Second place in race two was all that was required for Ryuichi Kiyonari to lift the 2006 British Superbike crown, as Leon Haslam's best was ultimately not quite enough.
With an 18 point deficit heading into the race, Haslam always knew he would be up against it, especially after Kiyo was given the added boost by being moved onto the front row of the grid alongside his championship rival following 'Shakey' Byrne's failure to start.
With a huge hailstorm shortly before the off, the mounting tension around the GP circuit was palpable. As in race one Haslam failed to make the most of his pole position advantage, allowing Johnny Rea to get the jump before a feisty-looking Kiyo dived audaciously down the inside of the pair of them into Druids for the first time to prise the lead away.
Haslam recovered from his jittery start to reclaim second, but already his title chances were looking slim, with Rea third ahead of Karl Harris, Tommy Hill, a slow-starting Michael Rutter and Gregorio Lavilla.
Haslam soon reeled his HM Plant Honda rival back in, and had a look through Clearways only to think better of it. Already Lavilla's bid for glory was over though, the Spaniard pulling off on the opening lap with mechanical woes, a massive disappointment having headed into the weekend leading the championship.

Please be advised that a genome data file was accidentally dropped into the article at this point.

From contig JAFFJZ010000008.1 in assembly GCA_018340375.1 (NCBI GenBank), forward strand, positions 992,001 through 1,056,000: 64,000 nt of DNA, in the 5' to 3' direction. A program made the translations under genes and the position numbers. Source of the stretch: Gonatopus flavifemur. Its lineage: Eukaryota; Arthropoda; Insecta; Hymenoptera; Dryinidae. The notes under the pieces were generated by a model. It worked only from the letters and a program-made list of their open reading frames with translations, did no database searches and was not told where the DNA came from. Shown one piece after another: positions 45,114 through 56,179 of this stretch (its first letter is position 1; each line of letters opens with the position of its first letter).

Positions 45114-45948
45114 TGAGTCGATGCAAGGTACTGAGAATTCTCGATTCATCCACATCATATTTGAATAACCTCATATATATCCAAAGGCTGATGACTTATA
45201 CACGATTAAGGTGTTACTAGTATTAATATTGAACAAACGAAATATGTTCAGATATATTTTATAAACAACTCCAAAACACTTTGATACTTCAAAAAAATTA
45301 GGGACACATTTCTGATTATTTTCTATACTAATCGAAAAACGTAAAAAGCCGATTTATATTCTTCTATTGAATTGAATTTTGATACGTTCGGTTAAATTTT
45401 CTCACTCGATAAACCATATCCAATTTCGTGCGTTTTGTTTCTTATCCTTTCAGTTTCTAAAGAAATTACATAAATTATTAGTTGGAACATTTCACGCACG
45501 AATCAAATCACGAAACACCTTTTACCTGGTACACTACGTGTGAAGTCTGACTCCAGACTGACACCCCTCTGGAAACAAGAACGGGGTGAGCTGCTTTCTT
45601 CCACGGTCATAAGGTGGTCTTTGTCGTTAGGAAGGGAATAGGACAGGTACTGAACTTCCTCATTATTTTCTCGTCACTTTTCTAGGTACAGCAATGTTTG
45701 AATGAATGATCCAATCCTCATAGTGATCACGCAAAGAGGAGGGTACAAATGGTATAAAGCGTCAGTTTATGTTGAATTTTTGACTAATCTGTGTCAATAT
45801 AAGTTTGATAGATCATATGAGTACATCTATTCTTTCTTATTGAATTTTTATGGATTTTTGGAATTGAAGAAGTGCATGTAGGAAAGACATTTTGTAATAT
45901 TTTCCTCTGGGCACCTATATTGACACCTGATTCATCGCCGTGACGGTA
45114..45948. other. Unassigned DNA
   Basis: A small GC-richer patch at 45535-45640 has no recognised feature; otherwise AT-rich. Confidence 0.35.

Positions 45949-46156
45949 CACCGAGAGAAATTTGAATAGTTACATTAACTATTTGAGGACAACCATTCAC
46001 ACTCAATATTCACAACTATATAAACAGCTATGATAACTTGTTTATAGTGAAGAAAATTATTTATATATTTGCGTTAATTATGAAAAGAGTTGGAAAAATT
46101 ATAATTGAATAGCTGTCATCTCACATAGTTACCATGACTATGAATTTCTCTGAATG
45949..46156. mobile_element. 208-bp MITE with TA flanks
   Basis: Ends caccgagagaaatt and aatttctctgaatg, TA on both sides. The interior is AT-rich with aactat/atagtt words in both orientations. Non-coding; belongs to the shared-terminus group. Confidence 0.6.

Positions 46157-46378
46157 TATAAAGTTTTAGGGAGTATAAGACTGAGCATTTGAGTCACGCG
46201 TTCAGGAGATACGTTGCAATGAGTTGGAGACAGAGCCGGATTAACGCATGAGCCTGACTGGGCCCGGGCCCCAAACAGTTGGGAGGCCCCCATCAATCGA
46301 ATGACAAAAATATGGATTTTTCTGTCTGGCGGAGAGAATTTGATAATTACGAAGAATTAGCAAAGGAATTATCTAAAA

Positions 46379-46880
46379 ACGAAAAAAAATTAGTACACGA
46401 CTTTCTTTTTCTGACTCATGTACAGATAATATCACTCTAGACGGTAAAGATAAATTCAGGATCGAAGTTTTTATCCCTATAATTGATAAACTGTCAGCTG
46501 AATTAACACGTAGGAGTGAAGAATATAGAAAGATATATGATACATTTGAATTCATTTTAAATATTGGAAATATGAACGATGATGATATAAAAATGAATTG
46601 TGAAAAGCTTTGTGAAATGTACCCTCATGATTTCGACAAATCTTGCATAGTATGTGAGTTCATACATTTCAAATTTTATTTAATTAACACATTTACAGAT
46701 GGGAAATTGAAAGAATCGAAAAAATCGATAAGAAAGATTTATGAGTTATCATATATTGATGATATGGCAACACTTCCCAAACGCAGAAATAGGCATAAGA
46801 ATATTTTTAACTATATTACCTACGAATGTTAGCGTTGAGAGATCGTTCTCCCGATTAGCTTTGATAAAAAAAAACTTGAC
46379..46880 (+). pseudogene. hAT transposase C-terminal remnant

The top two, meanwhile, were continuing to go at it hammer-and-tongs at the front, with Harris past Rea for third and no doubt keen to protect the back of his title-chasing team-mate up ahead. A momentary twitch from the race leader on lap five was all that was necessary for Haslam to sweep through, and with that he was gone. Kiyo, though, knew all he had to do was finish second and the crown would be his, especially with Harris – although closing – extremely unlikely to challenge behind.
Within two laps Haslam had eked out a 1.6s advantage, and two laps later that lead had more than doubled, with Kiyo beginning to look increasingly ragged and being shadowed by his team-mate almost a second in arrears, Rea fourth, Hill fifth and an impressive Michael Laverty sixth from 16th on the grid.
With Haslam streaking away out front and Kiyo just nursing it home, Harris' rear gunner role was bringing him under attack from Rea who, if the rumours are to be believed, is also strongly tipped to steal the Yorkshireman's seat next year. Within a lap the Irishman was through, though any attack on future team-mate Kiyonari would be checked by the third red flag of the day following an accident involving sixth-placed Hill at the bottom of Graham Hill Bend.
Happily the Virgin Mobile Yamaha ace escaped with only a broken rib and split tongue, leaving second-placed Kiyonari to celebrate after sealing the highly-coveted British Superbike title at the third time of asking by the slimmest advantage of just eight points.